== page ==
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Pregnancy in Women with Physical Disability

The WORLD HEALTH ORGANIZATION defines the term DISABILITY as a consequence of impairments, activity

limitations, participation restrictions, and environmental factors.

In relation to the article Pregnancy in Women with Physical Disability (Smeltzer, 2007), I would rather focus my concern sharing my ideas on women with physical disabilities as to their needs, problems and concerns not only during pregnancy but also during labor and delivery and also after childbirth or during puerperium/postpartum.

In general, women with physical disabilities are stereotyped, forgetting that the reproductive stage that they too are endowed with the capacity to be impregnated, able to carry the products of conception for the whole duration to full term, can go through the process of childbirth and can accept and perform the new roles and responsibilities of a mother beginning at puerperium/postpartum.

Health Care Providers who are not familiar with the health care needs of this group of women should take into consideration the important issues and experiences of these women.

Health care for women with disabilities related to pregnancy, childbearing and puerperium should start with effective and appropriate communication.  Communication addressed and care rendered to women with disabilities should be empowering, strengthens their abilities and should boost their morale for emotional stability.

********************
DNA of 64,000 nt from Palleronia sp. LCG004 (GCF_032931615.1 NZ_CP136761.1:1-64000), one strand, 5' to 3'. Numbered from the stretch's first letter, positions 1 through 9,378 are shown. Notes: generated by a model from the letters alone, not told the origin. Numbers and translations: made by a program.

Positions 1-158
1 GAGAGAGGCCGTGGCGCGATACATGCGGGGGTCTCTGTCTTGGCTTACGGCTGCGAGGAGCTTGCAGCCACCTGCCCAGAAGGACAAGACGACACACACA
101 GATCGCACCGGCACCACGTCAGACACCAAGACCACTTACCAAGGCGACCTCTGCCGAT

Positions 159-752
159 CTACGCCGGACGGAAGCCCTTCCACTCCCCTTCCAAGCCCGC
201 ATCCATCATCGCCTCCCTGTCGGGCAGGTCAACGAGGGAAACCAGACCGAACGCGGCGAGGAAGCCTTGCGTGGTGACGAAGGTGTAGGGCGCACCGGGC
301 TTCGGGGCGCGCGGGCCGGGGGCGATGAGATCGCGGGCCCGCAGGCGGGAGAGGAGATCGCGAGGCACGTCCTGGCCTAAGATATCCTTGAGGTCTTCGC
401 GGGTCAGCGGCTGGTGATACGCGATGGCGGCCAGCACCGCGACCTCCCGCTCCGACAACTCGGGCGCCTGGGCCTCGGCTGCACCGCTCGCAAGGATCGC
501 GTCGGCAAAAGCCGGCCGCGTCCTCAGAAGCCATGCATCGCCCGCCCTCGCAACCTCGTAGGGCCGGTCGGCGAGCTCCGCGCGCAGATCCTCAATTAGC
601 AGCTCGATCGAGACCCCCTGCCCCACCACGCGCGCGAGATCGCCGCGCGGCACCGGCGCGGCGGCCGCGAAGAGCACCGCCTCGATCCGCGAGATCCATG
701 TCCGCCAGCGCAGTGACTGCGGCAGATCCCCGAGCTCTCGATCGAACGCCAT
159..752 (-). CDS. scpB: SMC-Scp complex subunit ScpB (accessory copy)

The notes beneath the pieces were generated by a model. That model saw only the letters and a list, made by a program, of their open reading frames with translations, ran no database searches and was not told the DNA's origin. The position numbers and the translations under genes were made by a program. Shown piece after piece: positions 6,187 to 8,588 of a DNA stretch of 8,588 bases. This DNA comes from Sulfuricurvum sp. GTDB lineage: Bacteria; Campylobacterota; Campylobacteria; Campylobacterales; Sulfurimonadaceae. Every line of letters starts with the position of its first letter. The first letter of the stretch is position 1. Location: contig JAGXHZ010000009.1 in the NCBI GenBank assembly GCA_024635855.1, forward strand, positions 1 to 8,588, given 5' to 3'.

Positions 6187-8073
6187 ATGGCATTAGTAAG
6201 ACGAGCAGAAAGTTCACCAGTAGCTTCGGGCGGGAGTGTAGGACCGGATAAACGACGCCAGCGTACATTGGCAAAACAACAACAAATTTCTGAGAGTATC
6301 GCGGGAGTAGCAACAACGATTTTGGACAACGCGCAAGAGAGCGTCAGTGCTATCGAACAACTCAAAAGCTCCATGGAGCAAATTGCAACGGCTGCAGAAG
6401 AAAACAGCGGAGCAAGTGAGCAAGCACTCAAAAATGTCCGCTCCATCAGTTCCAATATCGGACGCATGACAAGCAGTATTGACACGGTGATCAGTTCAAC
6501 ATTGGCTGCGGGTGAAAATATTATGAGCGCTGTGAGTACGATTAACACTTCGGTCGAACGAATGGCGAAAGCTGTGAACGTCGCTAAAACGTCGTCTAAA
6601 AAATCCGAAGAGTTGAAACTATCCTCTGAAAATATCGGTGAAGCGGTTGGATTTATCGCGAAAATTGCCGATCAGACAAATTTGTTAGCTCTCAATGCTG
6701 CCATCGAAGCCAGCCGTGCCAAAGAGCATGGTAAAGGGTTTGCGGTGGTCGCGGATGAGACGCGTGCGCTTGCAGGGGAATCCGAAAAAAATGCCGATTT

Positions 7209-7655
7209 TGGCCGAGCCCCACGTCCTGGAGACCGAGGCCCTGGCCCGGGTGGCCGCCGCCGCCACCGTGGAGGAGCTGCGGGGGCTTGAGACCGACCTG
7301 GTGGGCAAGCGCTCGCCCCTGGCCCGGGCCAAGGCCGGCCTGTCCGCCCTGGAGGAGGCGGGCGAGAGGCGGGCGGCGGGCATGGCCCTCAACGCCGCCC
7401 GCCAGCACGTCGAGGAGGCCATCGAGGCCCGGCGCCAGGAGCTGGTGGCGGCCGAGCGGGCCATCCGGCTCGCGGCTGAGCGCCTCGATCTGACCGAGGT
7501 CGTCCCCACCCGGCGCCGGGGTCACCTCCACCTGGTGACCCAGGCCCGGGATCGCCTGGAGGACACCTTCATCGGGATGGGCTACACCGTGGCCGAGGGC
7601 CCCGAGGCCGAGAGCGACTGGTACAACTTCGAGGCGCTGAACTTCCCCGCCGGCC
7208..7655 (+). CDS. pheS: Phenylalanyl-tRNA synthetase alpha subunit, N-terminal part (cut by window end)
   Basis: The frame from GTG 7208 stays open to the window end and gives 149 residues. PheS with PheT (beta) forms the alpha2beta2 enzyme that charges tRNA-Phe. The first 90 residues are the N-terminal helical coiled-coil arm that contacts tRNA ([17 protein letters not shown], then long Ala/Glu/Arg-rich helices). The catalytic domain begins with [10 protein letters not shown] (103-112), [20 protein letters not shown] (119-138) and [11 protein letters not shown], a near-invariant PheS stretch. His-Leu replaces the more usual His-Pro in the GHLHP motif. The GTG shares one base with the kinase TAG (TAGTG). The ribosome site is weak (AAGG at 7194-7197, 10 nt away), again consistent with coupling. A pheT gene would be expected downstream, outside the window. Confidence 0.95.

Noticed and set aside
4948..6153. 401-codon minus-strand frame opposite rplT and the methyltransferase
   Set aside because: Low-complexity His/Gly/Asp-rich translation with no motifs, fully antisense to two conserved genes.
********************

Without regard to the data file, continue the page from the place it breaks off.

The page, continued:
As mentioned by Misra, Grasen, and Weisman (2000) “women with disabilities should receive preconception counseling to make sure that they are in the healthiest condition giving emphasis on nutritional status, weight control, cessation of smoking and alcohol use, and treatment of any active symptoms or secondary conditions related to disability.”

During the period of Pregnancy Cycle, Santiago (2002); and Nasek et. al., (1977) had identified some barriers which prevent women with disabilities from obtaining prenatal care suitable and appropriate for their condition.  Health Care Providers should take the efforts to improve rendered prenatal care amidst their disabilities so that these pregnant women with disabilities can receive care in a comfortable and dignified manner.  Negative attitudes of Health Care Providers and lack of physical access to equipment of the facility and environments ranked number one among the barriers; hence this serves as an awakening on the part of the Health Care Providers.

Like other women, those with disabilities are often anxious and concerned about the labor and delivery process they are about to experience.  Assessment and care rendered to these patients should not warrant the safety and well-being of a woman and her baby and evaluation and decisions of type of care based on the assessment obtained should be based on sound obstetric indications rather than the mere presence of a disability.

Necessary care during the puerperium/postpartum period rendered to women with disabilities may require longer period of stay in the hospital.  Easy access to her infant should be made possible as suggested by Carty (1998) and Madorsky (1995) for the purpose of establishing feelings of fulfillment on the part of the mother.  Other new roles and responsibilities should be well explained and words of encouragement should be given especially so with breastfeeding providing all the necessary assistance and guidance for these women with disabilities to gain independence in caring for their infants.

Smeltzer’s (2007) concludes that nurses aim to be holistic in their approach to the patients in their care.  Thus, women with disabilities who are pregnant or considering pregnancy should expect that the holistic approach be extended to them, and that clinicians will welcome their legitimate claim to be parents and provide them care and support through their pregnancies, during the labor and delivery processes and the postpartum period.#

By Mrs. Phoebe Bacayana

Director, Reproductive Health Care Center

Aldersgate College